Pascal Bergeron
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A medication AHCA deficiency that is often cited is facilities being caught with storing medications that have been discontinued by way of Dr’s order or leftover from a discharged resident.

There are precise regulations outlining the guidelines as far as what the facility needs to do when faced with unused medications.

Let’s take a look at what you are required to do to stay out of trouble.

When a resident is discharged, the facility must return all the remaining medications to the resident, the resident ‘ s family, or the resident ‘ s guardian. If, after the facility has notified the resident or responsible party and 15 days go by and no one has picked up the resident ‘ s medications, the medications are considered abandoned and must be disposed of within 30 days of being determined abandoned.

When AHCA is in your facility the regulations give them the authority to look into pretty much anything and everything. They can make you open locked storage areas which include locked drawers in your Med cart and any area that is locked including boxes that you have sealed with tape. (408.811 Right of inspection; copies; inspection reports; plan for correction of deficiencies.— (1)An authorized officer or employee of the agency may make or cause to be made any inspection or investigation deemed necessary by the agency to determine the state of compliance with this part, authorizing statutes, and applicable rules)

For whatever reason I see ALF’s holding on to these extra medications and getting cited. I will assume it’s the lack of understanding of the regulation and it is an honest mistake. However one can see the seriousness of this issue as AHCA does not know for sure what is being done with these medications, for example, are they being given to other residents are they being used by staff, etc.

Action Steps

Review the medication dispensing regulations.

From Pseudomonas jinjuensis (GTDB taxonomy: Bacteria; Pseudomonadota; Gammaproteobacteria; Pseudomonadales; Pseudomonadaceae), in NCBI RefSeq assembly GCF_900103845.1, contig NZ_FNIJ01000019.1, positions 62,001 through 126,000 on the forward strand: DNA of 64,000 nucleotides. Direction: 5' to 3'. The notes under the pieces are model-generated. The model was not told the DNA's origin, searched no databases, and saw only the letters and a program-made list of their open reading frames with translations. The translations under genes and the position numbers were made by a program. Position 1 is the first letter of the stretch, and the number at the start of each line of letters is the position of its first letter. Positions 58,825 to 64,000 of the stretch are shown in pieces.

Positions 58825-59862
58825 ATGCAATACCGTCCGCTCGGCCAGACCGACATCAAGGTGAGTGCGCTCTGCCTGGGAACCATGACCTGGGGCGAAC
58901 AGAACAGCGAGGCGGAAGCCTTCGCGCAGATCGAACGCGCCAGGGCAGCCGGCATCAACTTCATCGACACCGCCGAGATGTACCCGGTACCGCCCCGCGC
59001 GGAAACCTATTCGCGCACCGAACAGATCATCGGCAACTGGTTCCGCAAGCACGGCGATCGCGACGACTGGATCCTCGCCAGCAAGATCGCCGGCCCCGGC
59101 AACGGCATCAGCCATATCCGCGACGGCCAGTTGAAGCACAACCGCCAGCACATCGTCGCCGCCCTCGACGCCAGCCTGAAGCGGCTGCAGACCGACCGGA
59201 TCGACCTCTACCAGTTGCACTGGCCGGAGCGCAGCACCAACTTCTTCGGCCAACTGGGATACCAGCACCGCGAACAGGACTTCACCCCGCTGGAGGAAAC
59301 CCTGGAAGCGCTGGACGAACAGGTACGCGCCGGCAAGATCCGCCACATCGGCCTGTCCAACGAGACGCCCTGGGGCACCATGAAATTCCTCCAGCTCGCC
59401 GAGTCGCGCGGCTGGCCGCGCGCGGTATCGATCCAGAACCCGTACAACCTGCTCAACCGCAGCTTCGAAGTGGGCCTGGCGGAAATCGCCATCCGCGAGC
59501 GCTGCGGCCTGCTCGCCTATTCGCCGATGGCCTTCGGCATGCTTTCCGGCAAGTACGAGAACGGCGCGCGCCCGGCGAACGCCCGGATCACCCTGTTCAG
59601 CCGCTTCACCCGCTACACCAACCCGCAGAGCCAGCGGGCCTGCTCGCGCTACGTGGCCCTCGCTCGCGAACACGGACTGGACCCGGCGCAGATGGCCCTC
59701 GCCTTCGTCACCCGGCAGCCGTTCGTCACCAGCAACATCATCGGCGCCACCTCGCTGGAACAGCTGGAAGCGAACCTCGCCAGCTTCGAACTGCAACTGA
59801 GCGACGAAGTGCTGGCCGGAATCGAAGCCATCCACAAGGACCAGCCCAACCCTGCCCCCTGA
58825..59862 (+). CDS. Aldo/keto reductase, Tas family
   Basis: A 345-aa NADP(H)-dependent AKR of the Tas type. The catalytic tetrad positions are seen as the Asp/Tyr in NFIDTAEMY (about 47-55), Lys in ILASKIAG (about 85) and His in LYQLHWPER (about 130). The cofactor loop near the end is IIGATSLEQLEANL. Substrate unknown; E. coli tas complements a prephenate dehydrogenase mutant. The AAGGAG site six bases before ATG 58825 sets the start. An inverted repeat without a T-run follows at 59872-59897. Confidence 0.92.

Do an audit of your medication area and look for medications that should no longer be in your facility.

If you don’t have one create a policy and procedure regarding this matter and train your medication staff.

Regulation

Title Medication – Storage and Disposal

Statute or Rule 58A-5.0185(6) FAC

(c) Medication that has been discontinued but has not expired must be returned to the resident or the resident ‘ s representative, as appropriate, or may be centrally stored by the facility for future use by the resident at the resident ‘s request. If centrally stored by the facility, the discontinued medication must be stored separately from medication in current use, and the area in which it is stored must be marked ” discontinued medication. ” Such medication may be reused if prescribed by the resident ‘ s health care provider.

(d) When a resident ‘ s stay in the facility has ended, the administrator must return all medications to the resident, the resident ‘ s family, or the resident ‘ s guardian unless otherwise prohibited by law. If, after notification and waiting at least 15 days, the resident ‘ s medications are still at the facility, the medications are considered abandoned and may disposed of in accordance with paragraph (e).

(e) Medications that have been abandoned or have expired must be disposed of within 30 days of being determined abandoned or expired and the disposal must be documented in the resident ‘ s record. The medication may be taken to a pharmacist for disposal or may be destroyed by the administrator or designee with one witness.

(f) Facilities that hold a Special-ALF permit issued by the Board of Pharmacy may return dispensed medicinal drugs to the dispensing pharmacy pursuant to Rule 64B16-28.870, F.A.C.

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